There are significant problems found in the media’s concentration upon promises rather than governance history, their propensity to allow stories to shape the facts, and their creation of political personas. The primary goal of journalists should be to attain the vital role of “press as custodian of fact”. The New York Times seemed much more prone to fulfilling roles inconsistent with its duty to seek truth. A quality journalist must provide a balanced frame from which the public can become informed, but in my reading that purpose was abandoned. The Times’ was able to compensate marginally for its jaded and willful voice by acting as a watchdog, selectively calling attention to misplaced quotes and freeing them of rival politician’s distortions. If it could have expanded the emphasis on truth and analysis more often, I would have come away with higher confidence in the Times’ recent coverage.

As a devoted reader of The New York Times, I expect to receive information that will both challenge and inform me. When that does not happen, the media has failed itself, and it has failed the public. The mission of the press should not be corrupted by the need to sell headlines, or the extreme bias of its source. If influential and reputable outlets like The New York Times were to consistently slip in their provision of comprehensive and informative coverage, then our society would be deeply damaged. It is imperative that the media maintain a reverence for truth, as the press is the strongest form of accountability.   

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October 3, 2008 at 5:48 am (Uncategorized)

“But words are things, and a small drop of ink, falling like dew upon a thought, produces that which makes thousands, perhaps millions, think.”

~Lord Byron

The beauty of this quote is something I was taught to believe in at a young age. I love the great power of language and its ability, as Byron said, to institute change. As a student at the University of Oregon, I have been given the opportunity to define myself within the educational community, and within the world. I am working toward undergraduate degrees in Journalism and International Studies. They are fields that will complement one another in giving me a platform from which I can begin to make an impact.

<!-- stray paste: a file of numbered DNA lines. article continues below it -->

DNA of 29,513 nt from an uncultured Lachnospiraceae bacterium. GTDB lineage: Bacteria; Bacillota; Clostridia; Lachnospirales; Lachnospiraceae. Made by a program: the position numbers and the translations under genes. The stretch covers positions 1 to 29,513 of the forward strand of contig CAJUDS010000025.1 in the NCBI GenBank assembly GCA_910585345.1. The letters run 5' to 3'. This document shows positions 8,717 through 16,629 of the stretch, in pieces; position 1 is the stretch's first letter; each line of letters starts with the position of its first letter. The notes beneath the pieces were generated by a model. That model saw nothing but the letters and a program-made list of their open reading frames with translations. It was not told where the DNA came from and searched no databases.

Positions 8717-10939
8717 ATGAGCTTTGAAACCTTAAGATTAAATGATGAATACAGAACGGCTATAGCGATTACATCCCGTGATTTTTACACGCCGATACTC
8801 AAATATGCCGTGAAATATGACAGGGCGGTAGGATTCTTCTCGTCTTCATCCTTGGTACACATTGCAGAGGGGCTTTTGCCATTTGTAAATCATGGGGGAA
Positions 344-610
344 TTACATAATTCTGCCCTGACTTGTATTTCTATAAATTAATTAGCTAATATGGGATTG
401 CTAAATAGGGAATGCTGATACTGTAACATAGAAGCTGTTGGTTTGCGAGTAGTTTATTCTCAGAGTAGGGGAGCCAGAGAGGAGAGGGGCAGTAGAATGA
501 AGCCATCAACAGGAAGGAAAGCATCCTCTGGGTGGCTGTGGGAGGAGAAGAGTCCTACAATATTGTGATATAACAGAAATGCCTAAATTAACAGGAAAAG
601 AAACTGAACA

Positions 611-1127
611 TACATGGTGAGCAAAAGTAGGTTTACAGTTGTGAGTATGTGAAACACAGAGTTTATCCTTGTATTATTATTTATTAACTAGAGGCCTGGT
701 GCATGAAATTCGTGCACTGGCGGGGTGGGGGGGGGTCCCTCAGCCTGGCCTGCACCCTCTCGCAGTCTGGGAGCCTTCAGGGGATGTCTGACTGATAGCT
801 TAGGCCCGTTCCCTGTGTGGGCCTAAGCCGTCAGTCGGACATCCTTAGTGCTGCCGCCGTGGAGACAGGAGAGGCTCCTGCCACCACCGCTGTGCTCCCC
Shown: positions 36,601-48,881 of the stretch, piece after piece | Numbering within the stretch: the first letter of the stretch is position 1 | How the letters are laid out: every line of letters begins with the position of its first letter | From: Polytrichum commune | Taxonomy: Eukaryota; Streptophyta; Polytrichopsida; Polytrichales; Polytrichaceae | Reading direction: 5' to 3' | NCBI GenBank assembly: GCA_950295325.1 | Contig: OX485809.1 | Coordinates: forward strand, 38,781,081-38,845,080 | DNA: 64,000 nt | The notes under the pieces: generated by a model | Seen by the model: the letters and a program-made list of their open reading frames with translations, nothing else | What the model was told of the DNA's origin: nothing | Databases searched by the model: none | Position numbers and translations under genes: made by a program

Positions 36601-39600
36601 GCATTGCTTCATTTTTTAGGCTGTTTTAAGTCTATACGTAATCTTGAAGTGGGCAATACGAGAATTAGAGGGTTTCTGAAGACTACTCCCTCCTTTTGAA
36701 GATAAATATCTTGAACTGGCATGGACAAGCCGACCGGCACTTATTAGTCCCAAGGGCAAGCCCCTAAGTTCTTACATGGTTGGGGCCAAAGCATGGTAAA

Perhaps this blog will help me to publicly develop a voice. To not only share my views with my readers, but to cement them within myself. I sincerely hope that with this first blog, I will begin a journey that will last a lifetime. Today I am finding within myself the courage to express my views, and tomorrow perhaps I can empower others to do the same.

Why this decision to begin writing in a forum as broadly accessible as WordPress? The credit for my creation of a blog must be given to my Mass Media and Society professor, Tiffany Gallicano. As part of our class curriculum, I will be writing consistent entries addressing assigned topics. The prompts will surround the mass media, communications, and their effects on public opinion of controversial subjects. I believe that the media has a profound influence in our society, and as responsible citizens, we must encourage honesty, and be willing to stand up when we experience otherwise.

I’ve been given 400 words to introduce myself to you. 400 words to give you insight into my character. 400 words to familiarize you with my writing. I’m surprised to find that I am struggling to reach the threshold of 400. Is that a reflection on my own inability to allow the focus to linger within my own mind? It has always been easier for me to invest in others, and dig deeply into their personality, thought processes, and opinions. No doubt more interesting. This blog may be the turning point at which I finally find comfort in Erin Carter. Not in relation or contrast to others, but solely as myself. Uncensored. Pure. Free of distraction. Here I am. Welcome.